Sunday, March 25, 2012

My Favorite Job!

It happens every year about this time. At church we have “WEE School Sunday.” W.E.E. stands for Weekday Early Education and the church’s program for 3-year-olds through Kindergarten. The little ones come up on the steps and sing two songs and there are proud parents behind (now cell phone) cameras and Denise up in the choir loft, misty-eyed.

I always said, “You can take the gal out of the preschool, but you can’t take preschool out of the gal.” Many of those who have worked with me since have noted how I used primary colors to decorate, organize and personalize my various office settings. I am also the "safety chairman," keeping dangerous "tools" put away, locked or whatever they should be if young children were around.  However, it’s more than that.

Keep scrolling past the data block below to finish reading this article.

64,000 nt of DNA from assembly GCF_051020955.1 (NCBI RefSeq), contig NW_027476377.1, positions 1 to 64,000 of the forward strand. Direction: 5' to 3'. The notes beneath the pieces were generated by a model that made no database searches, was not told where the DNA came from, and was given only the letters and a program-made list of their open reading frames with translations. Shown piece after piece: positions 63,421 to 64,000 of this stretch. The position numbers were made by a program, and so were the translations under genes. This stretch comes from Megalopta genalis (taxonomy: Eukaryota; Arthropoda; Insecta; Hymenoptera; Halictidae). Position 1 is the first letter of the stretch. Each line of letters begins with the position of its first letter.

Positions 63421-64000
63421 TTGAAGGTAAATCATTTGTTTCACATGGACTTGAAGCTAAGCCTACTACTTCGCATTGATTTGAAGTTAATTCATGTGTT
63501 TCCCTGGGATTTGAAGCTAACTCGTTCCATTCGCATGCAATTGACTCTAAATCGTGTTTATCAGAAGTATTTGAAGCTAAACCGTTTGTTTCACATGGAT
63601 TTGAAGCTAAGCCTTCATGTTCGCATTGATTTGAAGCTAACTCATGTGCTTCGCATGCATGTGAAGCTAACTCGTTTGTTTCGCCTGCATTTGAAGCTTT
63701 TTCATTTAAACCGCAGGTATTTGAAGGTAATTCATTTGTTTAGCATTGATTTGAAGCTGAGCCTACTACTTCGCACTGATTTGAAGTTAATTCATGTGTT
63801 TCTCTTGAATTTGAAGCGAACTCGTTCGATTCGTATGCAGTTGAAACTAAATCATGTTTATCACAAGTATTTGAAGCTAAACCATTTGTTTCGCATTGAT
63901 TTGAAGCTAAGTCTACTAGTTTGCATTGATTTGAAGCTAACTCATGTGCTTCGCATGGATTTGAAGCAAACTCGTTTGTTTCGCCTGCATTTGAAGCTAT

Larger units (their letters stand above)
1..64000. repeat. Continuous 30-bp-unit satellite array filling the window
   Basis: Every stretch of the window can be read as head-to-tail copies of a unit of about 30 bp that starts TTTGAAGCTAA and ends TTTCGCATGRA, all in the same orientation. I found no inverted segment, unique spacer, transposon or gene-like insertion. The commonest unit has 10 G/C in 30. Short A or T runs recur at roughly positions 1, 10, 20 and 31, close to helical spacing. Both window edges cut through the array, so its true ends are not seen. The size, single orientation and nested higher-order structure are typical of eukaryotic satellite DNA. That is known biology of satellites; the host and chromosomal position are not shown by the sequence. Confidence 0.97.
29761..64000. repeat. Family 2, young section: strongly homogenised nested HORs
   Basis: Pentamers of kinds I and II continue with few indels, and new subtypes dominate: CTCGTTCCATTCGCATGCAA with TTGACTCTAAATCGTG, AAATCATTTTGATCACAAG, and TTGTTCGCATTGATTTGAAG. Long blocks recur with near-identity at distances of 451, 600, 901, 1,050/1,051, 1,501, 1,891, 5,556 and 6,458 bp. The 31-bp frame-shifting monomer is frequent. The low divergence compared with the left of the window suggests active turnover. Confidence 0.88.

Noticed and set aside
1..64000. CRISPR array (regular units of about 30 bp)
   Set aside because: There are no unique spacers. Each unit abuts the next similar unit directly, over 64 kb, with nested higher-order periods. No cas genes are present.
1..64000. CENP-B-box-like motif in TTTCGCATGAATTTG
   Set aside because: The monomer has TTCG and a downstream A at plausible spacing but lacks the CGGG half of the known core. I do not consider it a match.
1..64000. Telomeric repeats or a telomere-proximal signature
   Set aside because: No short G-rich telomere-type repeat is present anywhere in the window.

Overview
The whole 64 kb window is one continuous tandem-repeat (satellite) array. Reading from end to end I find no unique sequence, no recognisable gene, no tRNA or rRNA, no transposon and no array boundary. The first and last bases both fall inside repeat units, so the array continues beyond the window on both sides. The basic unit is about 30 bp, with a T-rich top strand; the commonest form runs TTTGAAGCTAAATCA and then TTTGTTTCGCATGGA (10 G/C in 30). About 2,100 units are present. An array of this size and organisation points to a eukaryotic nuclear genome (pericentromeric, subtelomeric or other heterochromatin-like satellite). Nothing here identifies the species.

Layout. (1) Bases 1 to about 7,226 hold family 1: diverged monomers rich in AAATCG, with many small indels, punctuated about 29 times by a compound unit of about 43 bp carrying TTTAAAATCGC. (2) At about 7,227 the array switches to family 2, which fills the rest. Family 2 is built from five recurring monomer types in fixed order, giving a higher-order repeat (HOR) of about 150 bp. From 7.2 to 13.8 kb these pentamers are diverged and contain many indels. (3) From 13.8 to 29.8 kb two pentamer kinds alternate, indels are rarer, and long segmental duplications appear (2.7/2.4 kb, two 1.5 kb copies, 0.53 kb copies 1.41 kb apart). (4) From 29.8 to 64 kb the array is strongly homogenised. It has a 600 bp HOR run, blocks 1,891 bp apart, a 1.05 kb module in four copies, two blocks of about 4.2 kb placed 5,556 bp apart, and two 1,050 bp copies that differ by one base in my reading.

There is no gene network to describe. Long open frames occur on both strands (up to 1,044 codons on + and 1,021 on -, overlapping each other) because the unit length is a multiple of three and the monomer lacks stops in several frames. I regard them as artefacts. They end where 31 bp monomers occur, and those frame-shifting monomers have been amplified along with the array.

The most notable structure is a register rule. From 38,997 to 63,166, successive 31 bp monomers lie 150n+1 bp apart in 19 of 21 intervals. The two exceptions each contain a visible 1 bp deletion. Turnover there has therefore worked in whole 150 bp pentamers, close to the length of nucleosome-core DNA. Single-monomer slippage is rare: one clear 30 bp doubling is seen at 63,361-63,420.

This picture was taken in 1989. These children are all grown
up now. My neighbor is in the white dress with the red
trim. My daughter is harder to identify.
I alluded to my “preschool” years in “Aging: Together and Separately.” My association with WEE School was not in my life’s plan, but it’s probably the most rewarding thing I have ever done. When my daughter was four, I began doing the books as a volunteer. The following year, I bartered for her schooling with my services. By the third year, I was a paid employee. I went from “bookkeeper” to “business manager,” which fundamentally is about decision-making and creating and implementing a budget. It’s ALL bookkeeping!

Even though I was not a teacher, nor did I have the direct involvement with the children, I WAS involved with the children! I got to know whole families. I have watched them grow up.